Re:Really? That is proof of spying? (1)

jklovanc (1603149) | about 2 years ago | (#41571281)

There is an interesting catch 22 here. If the government needs to gather information on someone through a properly authorized wiretap they must keep the wiretap secret. For the government to be transparent it must make public all wiretaps. See the problem. It is the same as raising the requirements for a search warrant; if one needs proof to get a search warrant it will never happen because one needs a search warrant to get the proof.

Secondly, if government has no authority then they can not govern as they do not have the authority to do so?

The issue is that it is not some nebulous concept called "government" that is the issue. It is the people that run the government. If power is abused then fire the people and get better ones. The government is given authority because it is needed to get work done.

Re:Really? That is proof of spying? (1)

fustakrakich (1673220) | about 2 years ago | (#41571679)

If power is abused then fire the people and get better ones...

Precisely.. That's the only way we can force them to operate more transparently. But we don't do that, so we must assume the worse until it changes. History and current events back me up on this. Government is guilty of abusing its authority and it will continue to do so until we change it. There is no reason to facilitate these abuses, but collectively we do, with our vote. Therefore, guilty as charged until proven otherwise, and we are the accomplice.

Re:Really? That is proof of spying? (1)

jklovanc (1603149) | about 2 years ago | (#41571869)

Try looking at this from a logical rather than emotional point of view.

Government is guilty of abusing its authority and it will continue to do so until we change it.

Government is not a single entity therefore blanket statements like this are patently false. If one replaces the word "government" with "some government agencies", some government personnel", "some elected officials", etc then you may have something. Labelling all governments as abusing authority is much too broad.

Transparency is not a panacea. No one has the time to know and understand everything every government agency does. Do you want every email to or from every government employee, every phone call recorded, every meeting videoed, every document on line? Do you realize how much information that is? There are also times when transparency is bad. Gathering information on a suspect for example. If it was known the suspect is being watched they would do no crimes but we can not watch suspects forever.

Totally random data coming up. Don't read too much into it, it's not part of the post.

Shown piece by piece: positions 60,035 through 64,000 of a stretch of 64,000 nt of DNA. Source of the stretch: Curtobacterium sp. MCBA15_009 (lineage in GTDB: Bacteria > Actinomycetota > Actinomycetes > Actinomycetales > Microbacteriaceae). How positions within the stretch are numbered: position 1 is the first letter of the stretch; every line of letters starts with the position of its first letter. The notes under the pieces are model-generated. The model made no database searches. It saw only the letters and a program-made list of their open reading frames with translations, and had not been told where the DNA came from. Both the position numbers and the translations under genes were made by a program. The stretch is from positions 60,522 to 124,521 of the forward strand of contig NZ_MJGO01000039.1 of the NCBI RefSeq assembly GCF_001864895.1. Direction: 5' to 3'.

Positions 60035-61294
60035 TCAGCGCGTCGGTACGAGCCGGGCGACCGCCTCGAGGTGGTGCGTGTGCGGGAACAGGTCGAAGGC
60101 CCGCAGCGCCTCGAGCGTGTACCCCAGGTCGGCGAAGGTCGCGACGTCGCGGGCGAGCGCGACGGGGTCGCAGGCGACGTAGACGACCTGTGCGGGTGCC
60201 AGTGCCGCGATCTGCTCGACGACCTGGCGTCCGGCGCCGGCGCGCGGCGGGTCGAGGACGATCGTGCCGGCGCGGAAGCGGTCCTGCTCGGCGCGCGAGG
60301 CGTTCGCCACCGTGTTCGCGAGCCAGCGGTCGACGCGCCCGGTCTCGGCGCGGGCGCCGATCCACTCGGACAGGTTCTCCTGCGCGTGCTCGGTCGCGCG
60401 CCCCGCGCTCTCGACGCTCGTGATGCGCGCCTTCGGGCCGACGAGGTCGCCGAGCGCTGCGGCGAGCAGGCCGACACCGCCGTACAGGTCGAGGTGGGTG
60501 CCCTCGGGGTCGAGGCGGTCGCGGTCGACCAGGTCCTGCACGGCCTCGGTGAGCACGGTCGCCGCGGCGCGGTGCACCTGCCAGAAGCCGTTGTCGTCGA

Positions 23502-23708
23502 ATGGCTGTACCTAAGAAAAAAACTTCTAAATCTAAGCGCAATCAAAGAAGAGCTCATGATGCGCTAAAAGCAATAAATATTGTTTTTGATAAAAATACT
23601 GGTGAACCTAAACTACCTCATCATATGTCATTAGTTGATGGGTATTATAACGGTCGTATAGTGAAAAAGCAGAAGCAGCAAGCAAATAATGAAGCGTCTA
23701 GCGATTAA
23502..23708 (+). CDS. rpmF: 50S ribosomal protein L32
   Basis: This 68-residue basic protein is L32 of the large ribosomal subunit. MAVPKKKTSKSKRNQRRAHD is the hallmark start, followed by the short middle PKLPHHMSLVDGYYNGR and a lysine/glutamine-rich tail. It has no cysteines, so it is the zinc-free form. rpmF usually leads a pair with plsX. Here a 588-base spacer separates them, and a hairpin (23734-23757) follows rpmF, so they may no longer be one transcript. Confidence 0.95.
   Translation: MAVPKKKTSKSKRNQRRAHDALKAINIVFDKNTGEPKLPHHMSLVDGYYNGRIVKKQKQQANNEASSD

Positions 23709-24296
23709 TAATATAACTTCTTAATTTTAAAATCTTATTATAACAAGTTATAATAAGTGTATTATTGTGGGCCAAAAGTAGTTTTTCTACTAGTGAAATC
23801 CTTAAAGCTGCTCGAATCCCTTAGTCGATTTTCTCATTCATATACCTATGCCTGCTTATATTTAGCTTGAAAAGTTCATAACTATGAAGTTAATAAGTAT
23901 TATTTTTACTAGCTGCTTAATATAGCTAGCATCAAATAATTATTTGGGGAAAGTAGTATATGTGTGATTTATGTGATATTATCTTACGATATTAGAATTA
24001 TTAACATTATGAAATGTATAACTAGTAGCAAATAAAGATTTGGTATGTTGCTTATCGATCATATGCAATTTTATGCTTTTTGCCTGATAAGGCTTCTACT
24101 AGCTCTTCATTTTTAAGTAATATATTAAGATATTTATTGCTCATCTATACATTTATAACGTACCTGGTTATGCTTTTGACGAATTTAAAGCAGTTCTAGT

If you have an issue with specific actions of specific departments then say that and come up with a solution. It is very easy to use broad nebulous terms like "government" and "transparency" but much harder to come up with solutions to the issues. How would you plan to change government? Hint: More transparency is a goal not a plan.

Re:Really? That is proof of spying? (2)

fustakrakich (1673220) | about 2 years ago | (#41572117)

Do you want every email to or from every government employee, every phone call recorded, every meeting videoed, every document on line?

If we demand it, hell yes! They must be made to answer to the public. Our obligation is to make sure they do exactly that, instead of accepting their statements at face value. History shows over and over that we are acquiesce far too easily. Time to turn it around and vote out the corrupt parties that hide behind closed doors. Time to put them into a glass house.

Re:Really? That is proof of spying? (1)

jklovanc (1603149) | about 2 years ago | (#41572575)

Would you work under those conditions where you every move is recorded and stored. There isn't even enough hard drive space in the world to store a month of information that detailed. By the way, the corrupt parties have little to do with it. Bureaucracy is run by the bureaucrats and not the elected officials or their parties.